Revd Liz England, of Buxton Team Parish, writes on Facebook:

Being Church while the buildings are closed

An idea for gathering together for a new kind of Church service...

We gather together at the same time to worship, in our separate homes, at usual service times, knowing that many of us will be worshipping at the same time; either with others in our household or on our own.

And how about setting an empty plate at the dinner table to remember Christ sits and eats with us, in communion with us, his friends. 

As we look at how to continue to be the church during this period of uncertainty, many of us will be missing the opportunity to share the Eucharist, Holy Communion together.

I thought it may help to go back to the very first Last Supper when Jesus shared a simple meal with his friends.

I would suggest putting out an extra empty plate as we sit to eat our meals each Sunday, to simply remind us that our Lord Jesus Christ sits and eats with us, in communion with us, his friends.

>> More ideas and inspiration

Last modified on Monday, 06 April 2020 12:11

A video from Bishop Libby - A Strange Place

Media

Last modified on Tuesday, 31 March 2020 11:36

Live streaming is just one way our churches are doing their best to keep engaged with congregations and communities.

Revd Tim Sumpter, vicar of St Stephen's Borrowash, tried streaming a service for the first time on Sunday - and the BBC was there to see how it went!

>> See the full report (from BBC News) and watch the video (below) from BBC East Midlands Today.

>> How to live-stream your service or event

Media

Last modified on Monday, 23 March 2020 15:28

Media

Last modified on Monday, 23 March 2020 11:47

Media

Last modified on Monday, 23 March 2020 13:09

The Archbishops of Canterbury and York have advised that we should refrain from shaking hands as to offer each other a sign of peace.

So here's a video demonstrating a safe, easy and inclusive alternative!

Media

Last modified on Thursday, 12 March 2020 14:31

Derby Diocesan Academy Trust (DDAT) is delighted to confirm that the planning application for the development of the new permanent site for Derby Cathedral School has been approved.

Substantial works are now due to begin on site at the former Friar Gate Goods Yard in March 2020.

The Department for education (DfE) is responsible for leading the acquisition and development of the site for Derby Cathedral School as is the case for all Free Schools nationally. The DfE has therefore led on the procurement of a construction partner and will lead on the subsequent development of the new buildings.

The project is particularly complex as the site at the former Friar Gate Goods Yard has been unoccupied and undeveloped for many years and so the planning process has been rigorous, especially given the significance of the development of a new school in the City and the prominent location of the new building.

The programme for the delivery of the new school has been delayed due to the need to address the complex issues relating to the site, concerning drainage and traffic particularly, and the school will consequently start the third year of operation in the current expanded temporary accommodation.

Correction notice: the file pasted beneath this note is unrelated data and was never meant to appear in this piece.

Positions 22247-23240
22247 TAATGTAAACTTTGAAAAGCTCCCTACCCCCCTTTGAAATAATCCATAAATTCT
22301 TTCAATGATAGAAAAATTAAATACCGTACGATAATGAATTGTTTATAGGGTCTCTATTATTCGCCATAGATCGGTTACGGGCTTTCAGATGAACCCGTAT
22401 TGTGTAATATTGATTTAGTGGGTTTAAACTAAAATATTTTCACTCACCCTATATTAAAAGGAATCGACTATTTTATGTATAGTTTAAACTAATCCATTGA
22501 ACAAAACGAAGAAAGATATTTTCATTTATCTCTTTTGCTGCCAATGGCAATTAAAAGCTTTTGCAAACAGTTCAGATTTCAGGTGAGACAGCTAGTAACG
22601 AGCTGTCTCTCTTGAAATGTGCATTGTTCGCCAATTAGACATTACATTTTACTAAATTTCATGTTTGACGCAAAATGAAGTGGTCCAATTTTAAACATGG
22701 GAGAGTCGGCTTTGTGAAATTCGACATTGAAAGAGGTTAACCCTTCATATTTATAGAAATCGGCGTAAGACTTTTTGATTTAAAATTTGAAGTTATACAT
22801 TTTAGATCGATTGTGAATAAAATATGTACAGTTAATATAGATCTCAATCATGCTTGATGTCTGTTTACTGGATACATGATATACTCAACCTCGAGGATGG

Mark Mallender, CEO of DDAT, said: “We are delighted that planning approval has now been secured for this historic development of the first secondary phase Church of England school within the Diocese of Derby. I appreciate that our parents, carers, staff and students have been concerned with the time it has taken to make this announcement and I am hugely grateful for their ongoing support for the school. We are incredibly excited to see progress on site at the Former Friar Gate Goods Yard and we are looking forward to occupying the high-specification, state-of-the-art buildings and facilities our students, staff and communities deserve.

“We are also looking forward to welcoming a new headteacher to the school in the Summer Term 2020. Following a rigorous recruitment and selection process, we have made a fantastic appointment and will be able to share news on the appointment very soon.

“This is a very exciting time for Derby Cathedral School and DDAT as our journey to provide a first-class education to the young people of Derby now progresses at pace.”

The design work for the necessary additional refurbishment is complete and agreed by the school and the Trust and includes the required extra specialist teaching facilities. The further refurbishment works at Midland House will be funded by the DfE.

The space available at Midland House is more than sufficient to host a further cohort of students on a temporary basis and the Trust is supportive of the plans to refurbish an additional area within Midland House for use by the school which will ensure additional specialist teaching facilities.

The DfE is currently working with the appointed contractor, BAM Construction, to produce a revised timetable for the works which will include a planned date of occupation of the new site. The Trust will update the school community on the target date for occupation and contingency planning as well as progress on site as soon as possible.

Former Friar Gate Goods Yard site

Former Friar Gate Goods Yard

Last modified on Friday, 28 February 2020 15:58

For the latest guidance, please visit www.churchofengland.org/coronavirus 

 

 


 5 October 2021

Guidance on Remembrance Sunday services 

There are no specific restrictions around Remembrance Sunday services. Please refer to the CofE general guidance for worship and liaise with any participating organisations when planning to conduct services in a safe way.

As these services are major community and civic events, where numbers are often increased, it is recommended that any additional precautions should be clearly explained for the benefit of everyone present.